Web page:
Women’s magazine Ginger Web created a stir in late November by publishing an article that offered single women advice on how to spend time alone.
In a Nov. 26 article titled “Techniques for watching a movie alone without seeming sad,” author Mariko Okura lamented the fact that women often needed courage to go to a movie theater by themselves, offering up a few tips on ways to survive a solo outing. The tips included such tactics as entering the theater after the movie had started, bringing an absorbent handkerchief to mop up tears (presumably sparked by the film on the screen in front of them and not loneliness) and making a speedy exit during the final credits before the other viewers started to discuss the movie with their partners.
Internet users didn’t appreciate the advice, with many insisting that the recommendations would only create more of a disturbance to fellow movie-goers.
Others went so far as to argue that the tactics are redundant because there’s no shame in being alone in public. A term used in the article — “dokujo jikan,” loosely translated to “single-woman time” — became a trending hashtag on Twitter.
“I can’t get used to the term dokujo jikan,” wrote @buribuli. “I guess people think it’s sad to see a woman by herself. I’ve been going to the horse-racing track and mahjong parlors on my own since my 20s. I also go to live shows by myself. When I go to Blue Note on my own, I can sometimes get a front-row seat at the last minute.”
Twitter user @oguri_sakura, a TV personality with a special interest in history, was more proactive in her criticism. “Dokujo jikan is starting to trend (online), but I get the feeling women who are history lovers tend to spend a lot of time being independent,” she wrote. “I don’t find it lonely at all. I love going to historic sites, the movies, shopping and karaoke on my own. At movies, I’m the type to stay until after the credits, expecting to see bonus scenes.”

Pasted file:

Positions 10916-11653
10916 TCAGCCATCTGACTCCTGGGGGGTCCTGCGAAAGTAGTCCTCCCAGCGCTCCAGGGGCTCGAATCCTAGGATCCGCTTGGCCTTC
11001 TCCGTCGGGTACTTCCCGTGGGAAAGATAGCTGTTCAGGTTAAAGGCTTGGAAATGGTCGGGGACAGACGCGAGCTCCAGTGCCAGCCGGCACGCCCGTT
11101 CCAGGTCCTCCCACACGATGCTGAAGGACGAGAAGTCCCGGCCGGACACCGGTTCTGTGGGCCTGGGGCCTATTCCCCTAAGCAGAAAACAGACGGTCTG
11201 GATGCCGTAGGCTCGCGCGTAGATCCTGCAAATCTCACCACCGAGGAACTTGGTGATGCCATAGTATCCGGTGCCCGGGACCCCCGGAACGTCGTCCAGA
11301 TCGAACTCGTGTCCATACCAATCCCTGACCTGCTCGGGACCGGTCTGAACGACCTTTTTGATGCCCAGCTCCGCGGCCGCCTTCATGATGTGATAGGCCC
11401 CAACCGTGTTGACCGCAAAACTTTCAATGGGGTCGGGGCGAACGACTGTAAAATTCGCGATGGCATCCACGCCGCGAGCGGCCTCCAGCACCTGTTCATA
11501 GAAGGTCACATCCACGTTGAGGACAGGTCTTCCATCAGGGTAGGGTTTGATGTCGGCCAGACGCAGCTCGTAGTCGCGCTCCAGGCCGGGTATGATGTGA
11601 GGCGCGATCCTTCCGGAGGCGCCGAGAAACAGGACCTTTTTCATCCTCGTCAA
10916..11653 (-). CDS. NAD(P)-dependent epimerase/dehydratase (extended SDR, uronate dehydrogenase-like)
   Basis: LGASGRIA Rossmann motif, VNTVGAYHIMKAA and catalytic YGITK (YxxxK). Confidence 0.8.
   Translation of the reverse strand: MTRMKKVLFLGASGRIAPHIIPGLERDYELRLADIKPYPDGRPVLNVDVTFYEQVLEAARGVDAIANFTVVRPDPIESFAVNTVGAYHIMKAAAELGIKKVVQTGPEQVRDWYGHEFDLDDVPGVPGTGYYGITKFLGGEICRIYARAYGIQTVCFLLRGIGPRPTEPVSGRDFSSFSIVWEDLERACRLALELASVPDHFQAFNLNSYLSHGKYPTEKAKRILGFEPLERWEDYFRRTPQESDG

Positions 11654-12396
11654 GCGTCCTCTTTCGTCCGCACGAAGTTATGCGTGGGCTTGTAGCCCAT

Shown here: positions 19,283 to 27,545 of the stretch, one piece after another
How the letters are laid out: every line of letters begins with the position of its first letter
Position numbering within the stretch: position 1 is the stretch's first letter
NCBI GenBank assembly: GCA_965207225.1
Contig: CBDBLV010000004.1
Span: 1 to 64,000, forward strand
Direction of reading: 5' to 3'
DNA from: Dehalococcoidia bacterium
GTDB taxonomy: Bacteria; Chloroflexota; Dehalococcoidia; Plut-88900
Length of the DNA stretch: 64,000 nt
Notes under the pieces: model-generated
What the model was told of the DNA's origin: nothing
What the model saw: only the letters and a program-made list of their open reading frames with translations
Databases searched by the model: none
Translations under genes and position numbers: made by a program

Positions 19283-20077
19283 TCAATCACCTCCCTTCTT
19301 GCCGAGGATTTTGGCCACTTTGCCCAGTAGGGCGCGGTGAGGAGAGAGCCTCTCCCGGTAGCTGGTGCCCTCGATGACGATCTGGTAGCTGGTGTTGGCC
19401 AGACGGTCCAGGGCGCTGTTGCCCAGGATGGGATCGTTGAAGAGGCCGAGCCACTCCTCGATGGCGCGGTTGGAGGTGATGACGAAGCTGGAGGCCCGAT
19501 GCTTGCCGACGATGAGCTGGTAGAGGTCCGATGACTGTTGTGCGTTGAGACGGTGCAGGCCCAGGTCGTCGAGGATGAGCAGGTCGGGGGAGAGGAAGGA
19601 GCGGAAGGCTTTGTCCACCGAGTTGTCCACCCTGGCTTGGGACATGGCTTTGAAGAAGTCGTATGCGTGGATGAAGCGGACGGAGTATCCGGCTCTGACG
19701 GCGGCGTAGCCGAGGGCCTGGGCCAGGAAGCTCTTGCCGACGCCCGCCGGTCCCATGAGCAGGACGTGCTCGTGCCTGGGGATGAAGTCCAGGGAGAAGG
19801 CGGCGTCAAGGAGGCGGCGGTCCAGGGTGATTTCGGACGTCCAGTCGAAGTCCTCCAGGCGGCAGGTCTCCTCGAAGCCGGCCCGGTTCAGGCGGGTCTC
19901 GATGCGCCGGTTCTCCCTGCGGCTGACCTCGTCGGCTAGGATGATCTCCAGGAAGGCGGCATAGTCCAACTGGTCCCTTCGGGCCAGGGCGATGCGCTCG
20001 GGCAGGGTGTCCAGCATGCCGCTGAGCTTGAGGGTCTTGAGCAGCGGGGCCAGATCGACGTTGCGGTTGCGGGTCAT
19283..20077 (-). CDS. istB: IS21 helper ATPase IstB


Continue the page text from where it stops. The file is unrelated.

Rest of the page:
Twitter user @yuka, meanwhile, found the notion disturbing. “A woman’s magazine that makes women cower by shamelessly posting articles on the assumption that it’s depressing for women to engage in solo activities,” she wrote. “I want to call it the ouroboros phenomenon, where the snake eats its own tail. I thought Ginger was supposed to be a magazine that mature readers can enjoy without having to hang out with other people.”
In response to the backlash, online women’s magazine Joshi Spa! conducted a survey of 200 women, aged 25 to 39, to find out what kind of activities women do alone. The web magazine also asked them to identify the occasions they might feel self-conscious about being by themselves. According to the magazine, 42.5 percent of respondents said they had gone to a movie by themselves. What’s more, just 12 percent of respondents said they might feel awkward about doing this.
Reports show nearly 1 in 4 men and 1 in 7 women in Japan are still unmarried at the age of 50. And as contributor Kaori Shoji reported last week, a number of women have recently complained that they are too tired to date.
Okura writes that it is becoming more common for single women in their 30s to spend time on their own and, judging from the backlash spurred by the advice, it appears women are perfectly fine being alone in public and enjoying ordinary activities without the social security of a partner or friend.